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Articles Tagged:

end of life

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[Updated x2] T-Mobile Is Canceling The Galaxy Note

After disappearing from T-Mobile's own website and appearing as backordered on others, a matter we posted on just a bit earlier today, we've heard from a very reliable industry source that T-Mobile is putting the Galaxy Note on "EOL" (end of life). We have every reason to believe this person (though they spoke on condition of anonymity), and today's events make it pretty obvious that's what's going on. The EOL date is estimated around November 1st, though that remains subject to change based on how quickly T-Mobile's remaining inventory is depleted.

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[Updated: It's Official] Breaking: Adobe Calling It Quits On Flash For Android And All Other Mobile Platforms

Update: It looks like we can strip the rumor tag from this one -- Adobe made it official. Flash for mobile is dead. Check out the full details at the Adobe Blog. RIP, mobile Flash. You will be missed.

To clarify, Flash isn't going to just disappear from the Market, and in fact Adobe will continue to provide security patches. However, since they won't adapt it to new browser, OS, and device configurations, there is a chance it will stop working at some point in the future or won't work at all on newer devices.

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All Good (And Not So Good) Things Must Come To An End: HTC EVO 4G And Kyocera Echo Make Sprint's EOL List

It's a bittersweet feeling when one of the most revolutionary devices to hit the market ends up on a carrier's EOL (End of Life) list. While it's generally realized that the device itself is old hat, its retirement indicates that newer, better, and more powerful devices are upon us.

This is the case for one of Android's most celebrated success stories: the HTC EVO 4G. According an internal Sprint document obtained by SprintFeed, the white variant of the EVO 4G will meet its demise at the end of this week, while the black one will hang on for just a while longer -- at least until the first part of October.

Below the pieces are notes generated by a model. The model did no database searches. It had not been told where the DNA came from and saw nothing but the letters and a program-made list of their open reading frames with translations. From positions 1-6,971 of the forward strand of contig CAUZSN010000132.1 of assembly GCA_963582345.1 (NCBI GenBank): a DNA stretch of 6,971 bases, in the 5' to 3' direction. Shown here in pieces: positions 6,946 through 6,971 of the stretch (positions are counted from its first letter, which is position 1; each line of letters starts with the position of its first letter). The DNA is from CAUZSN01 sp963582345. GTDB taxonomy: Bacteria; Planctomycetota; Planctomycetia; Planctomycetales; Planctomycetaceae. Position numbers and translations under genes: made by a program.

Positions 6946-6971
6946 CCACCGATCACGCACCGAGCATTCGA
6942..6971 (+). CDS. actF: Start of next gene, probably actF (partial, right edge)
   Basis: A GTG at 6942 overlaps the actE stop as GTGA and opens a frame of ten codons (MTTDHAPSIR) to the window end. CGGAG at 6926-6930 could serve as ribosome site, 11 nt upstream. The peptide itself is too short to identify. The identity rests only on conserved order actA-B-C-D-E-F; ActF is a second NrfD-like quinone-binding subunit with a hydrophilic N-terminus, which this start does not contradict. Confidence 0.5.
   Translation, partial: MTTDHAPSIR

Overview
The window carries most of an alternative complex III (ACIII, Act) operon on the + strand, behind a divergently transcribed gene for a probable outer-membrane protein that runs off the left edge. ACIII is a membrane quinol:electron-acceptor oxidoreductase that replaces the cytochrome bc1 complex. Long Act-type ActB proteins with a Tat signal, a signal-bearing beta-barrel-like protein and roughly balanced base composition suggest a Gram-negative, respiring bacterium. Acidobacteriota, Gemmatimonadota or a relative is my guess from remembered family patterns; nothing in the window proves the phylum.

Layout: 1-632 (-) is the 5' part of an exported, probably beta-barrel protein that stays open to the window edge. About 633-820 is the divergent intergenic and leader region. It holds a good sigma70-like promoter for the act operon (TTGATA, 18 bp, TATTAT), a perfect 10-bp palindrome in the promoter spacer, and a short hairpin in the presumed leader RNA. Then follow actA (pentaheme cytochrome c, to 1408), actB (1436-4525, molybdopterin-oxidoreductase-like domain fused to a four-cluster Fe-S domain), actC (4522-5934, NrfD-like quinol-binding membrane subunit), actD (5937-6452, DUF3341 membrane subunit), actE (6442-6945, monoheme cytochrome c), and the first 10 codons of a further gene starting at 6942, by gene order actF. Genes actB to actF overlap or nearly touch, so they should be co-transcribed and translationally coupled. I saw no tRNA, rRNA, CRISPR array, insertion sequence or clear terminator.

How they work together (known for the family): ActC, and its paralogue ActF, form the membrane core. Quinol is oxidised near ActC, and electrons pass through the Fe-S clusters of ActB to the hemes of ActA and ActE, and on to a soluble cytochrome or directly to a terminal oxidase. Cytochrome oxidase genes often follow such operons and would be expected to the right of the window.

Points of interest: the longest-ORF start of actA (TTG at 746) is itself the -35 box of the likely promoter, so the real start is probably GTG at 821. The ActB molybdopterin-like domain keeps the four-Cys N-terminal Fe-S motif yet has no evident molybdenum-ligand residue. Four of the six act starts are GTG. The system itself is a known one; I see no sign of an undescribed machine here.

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Sprint's End-Of-Life Listings Leaked - Say Goodbye to the HTC EVO 4G And Samsung Epic 4G

Enthusiast blog SprintFeed has uncovered a screenshot of Sprint's end-of-life (EOL) listings which indicates the handsets that Sprint will cease ordering in the coming weeks and months to free up space for its newer catalogue of devices.

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The Android devices that will be getting the axe in July include the Motorola i1, followed by the white HTC EVO 4G in September, and the Samsung Transform, black HTC EVO 4G, and Samsung Epic 4G in October.

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T-Mobile Killing Off Motorola Cliq, Cliq XT, And MyTouch 1.2

In what seems like preparation for their upcoming G2 handset, T-Mobile is planning on clearing out their selection of Android handsets by ending sales of the Motorola Cliq, Cliq XT, and T-Mobile MyTouch 1.2 on October 4.

Whatever the reason, it’s probably a good thing that these low-end handsets are going off the market - hopefully, it will help keep outdated OS's like Cupcake and Donut from growing in size.

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Another One Bites The Dust: Original Motorola DROID Officially “Out Of Stock” On Verizon Website

With the release of the DROID 2 fast approaching, the death of Motorola’s first Android phone was an unavoidable casualty in the name of progress. While the DROID platform lives on in the Milestone and Milestone XT, a certain piece of Android philosophy has died today with the DROID. Verizon’s website shows the DROID is no longer available:

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The DROID 2 will undoubtedly ship with yet another iteration of Motorola’s now-infamous encrypted bootloader, and without the flaws that made the rooting of the DROID X possible.

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Nexus One Officially Sold Out On Google Web Store

As we warned was imminent, the Nexus One is no longer available directly from Google, as supplies have been exhausted. Google.com/phone has been replaced with a simple message directing customers to a help center article outlining carriers that supply the device. Carriers will continue to sell the device until their own stocks are depleted.

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The Nexus One online experiment was considered a flop by most, but the phone’s hardware was a huge step forward for Android at the time and ignited a flurry of powerful, high-end Android phones that followed in its wake.

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